IDC forecasts $10B IT spending decrease in Canada

IDC Canada says Canadian IT spending over the next three years will fall short of its earlier prediction by $10 billion, but the industry is expected to continue to grow.

The Toronto-based research company Wednesday forecast spending from 2001 to 2003 to reach $136 billion, with the market growing 3.5 per cent this year and five per cent next year. Vito Mabrucco, IDC Canada’s group vice-president, products and services, said this is good news compared to the negative growth this year and two per cent next year expected in the United States.

The report, “After September 11: A Scenario Forecast of the IT Market in Canada,” is the collective input of more than 100 analysts from Canada and the rest of the world.

While the IT market as a whole continues to grow, some areas will fair better than others.

“The hardest hit will be in the hardware sector; so that’ll be in the PCs and the servers. Those will show some negative growth,” said Mabrucco, but adds there should be growth in data communications hardware and storage. “Generally speaking the services sector is not going to be hit as hard, and in particular within that sector there’s going to be some areas of growth like outsourcing because of the focus on reducing cost and managing cost.”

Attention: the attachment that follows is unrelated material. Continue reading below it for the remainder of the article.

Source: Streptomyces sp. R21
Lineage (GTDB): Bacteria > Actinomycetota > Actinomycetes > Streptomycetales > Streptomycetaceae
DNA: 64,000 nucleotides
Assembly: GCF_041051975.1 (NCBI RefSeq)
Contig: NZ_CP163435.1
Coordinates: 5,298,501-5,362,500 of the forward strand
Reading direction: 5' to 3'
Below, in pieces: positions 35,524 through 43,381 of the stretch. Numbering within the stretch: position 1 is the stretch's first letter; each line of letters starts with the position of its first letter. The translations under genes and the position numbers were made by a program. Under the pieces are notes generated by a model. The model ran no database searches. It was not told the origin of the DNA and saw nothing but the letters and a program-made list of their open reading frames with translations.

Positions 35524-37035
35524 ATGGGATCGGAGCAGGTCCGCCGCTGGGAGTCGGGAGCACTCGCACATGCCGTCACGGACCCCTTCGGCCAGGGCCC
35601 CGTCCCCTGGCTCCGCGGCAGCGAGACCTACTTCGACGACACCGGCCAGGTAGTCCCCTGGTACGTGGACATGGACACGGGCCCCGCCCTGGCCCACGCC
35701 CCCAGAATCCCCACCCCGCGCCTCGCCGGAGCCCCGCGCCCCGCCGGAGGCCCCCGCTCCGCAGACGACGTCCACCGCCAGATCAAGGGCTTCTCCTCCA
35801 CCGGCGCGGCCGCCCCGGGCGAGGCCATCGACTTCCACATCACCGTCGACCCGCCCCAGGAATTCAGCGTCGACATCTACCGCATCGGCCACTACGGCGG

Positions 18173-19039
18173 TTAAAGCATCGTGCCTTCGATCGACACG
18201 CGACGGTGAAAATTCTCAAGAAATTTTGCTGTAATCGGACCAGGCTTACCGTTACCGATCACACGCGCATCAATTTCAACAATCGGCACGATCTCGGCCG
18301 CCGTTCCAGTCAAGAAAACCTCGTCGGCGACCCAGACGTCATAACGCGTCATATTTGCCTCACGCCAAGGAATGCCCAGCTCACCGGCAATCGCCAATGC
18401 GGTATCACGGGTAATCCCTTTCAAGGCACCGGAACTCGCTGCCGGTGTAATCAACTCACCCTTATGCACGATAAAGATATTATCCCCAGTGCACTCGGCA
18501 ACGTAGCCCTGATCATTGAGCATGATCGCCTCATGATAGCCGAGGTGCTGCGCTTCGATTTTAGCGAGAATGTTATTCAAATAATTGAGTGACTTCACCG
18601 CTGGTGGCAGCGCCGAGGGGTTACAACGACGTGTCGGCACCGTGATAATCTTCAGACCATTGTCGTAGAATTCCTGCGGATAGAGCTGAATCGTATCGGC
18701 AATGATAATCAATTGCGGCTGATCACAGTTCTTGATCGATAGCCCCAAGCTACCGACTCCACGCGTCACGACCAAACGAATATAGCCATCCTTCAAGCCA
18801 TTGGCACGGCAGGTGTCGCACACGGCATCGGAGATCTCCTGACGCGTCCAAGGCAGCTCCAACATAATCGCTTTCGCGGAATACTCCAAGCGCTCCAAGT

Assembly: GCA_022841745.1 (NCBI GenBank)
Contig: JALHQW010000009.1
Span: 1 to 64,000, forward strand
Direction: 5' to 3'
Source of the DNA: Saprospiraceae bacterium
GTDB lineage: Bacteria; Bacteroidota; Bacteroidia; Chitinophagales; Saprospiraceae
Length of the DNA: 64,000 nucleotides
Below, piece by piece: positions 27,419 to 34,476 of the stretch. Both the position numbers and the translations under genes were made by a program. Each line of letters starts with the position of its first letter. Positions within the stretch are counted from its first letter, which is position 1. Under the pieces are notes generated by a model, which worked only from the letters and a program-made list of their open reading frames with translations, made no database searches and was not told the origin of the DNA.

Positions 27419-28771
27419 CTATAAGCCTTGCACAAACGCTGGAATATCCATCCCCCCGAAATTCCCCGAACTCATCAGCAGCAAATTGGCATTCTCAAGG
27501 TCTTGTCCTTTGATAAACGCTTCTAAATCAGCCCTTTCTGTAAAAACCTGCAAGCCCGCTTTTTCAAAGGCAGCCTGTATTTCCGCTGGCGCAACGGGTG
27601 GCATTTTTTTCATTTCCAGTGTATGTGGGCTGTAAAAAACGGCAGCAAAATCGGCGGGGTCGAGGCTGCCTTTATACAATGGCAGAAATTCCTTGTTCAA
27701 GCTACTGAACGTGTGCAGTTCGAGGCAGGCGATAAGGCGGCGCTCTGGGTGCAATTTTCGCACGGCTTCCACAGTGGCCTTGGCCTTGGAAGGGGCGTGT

Mabrucco said there was a great deal of debate about how much the attacks on Sept. 11 influenced the revised predictions. He said the company concluded the events accelerated the oncoming decline and the industry won’t see an eight to 10 per cent growth rate until later in 2002 and 2003

“The assumptions everyone’s working off of these days could change dramatically in the next 30 to 60 days,” Mabrucco said. “So we’ve actually said in our analysis this is based on a set of assumptions that are somewhat generally accepted, but there are a number people out there who are predicting that the environment could change even more dramatically to the negative.”

Mabrucco said there are still opportunities in the market if vendors are focused on return on investment and reducing cost. He added that the current climate is temporary and there will be rebound companies need to be prepared for.

“We recommend to our vendors and our customers not to back off completely on their plans for going to market and their sales strategies because we think within six to nine months this market’s going to come back,” he said.

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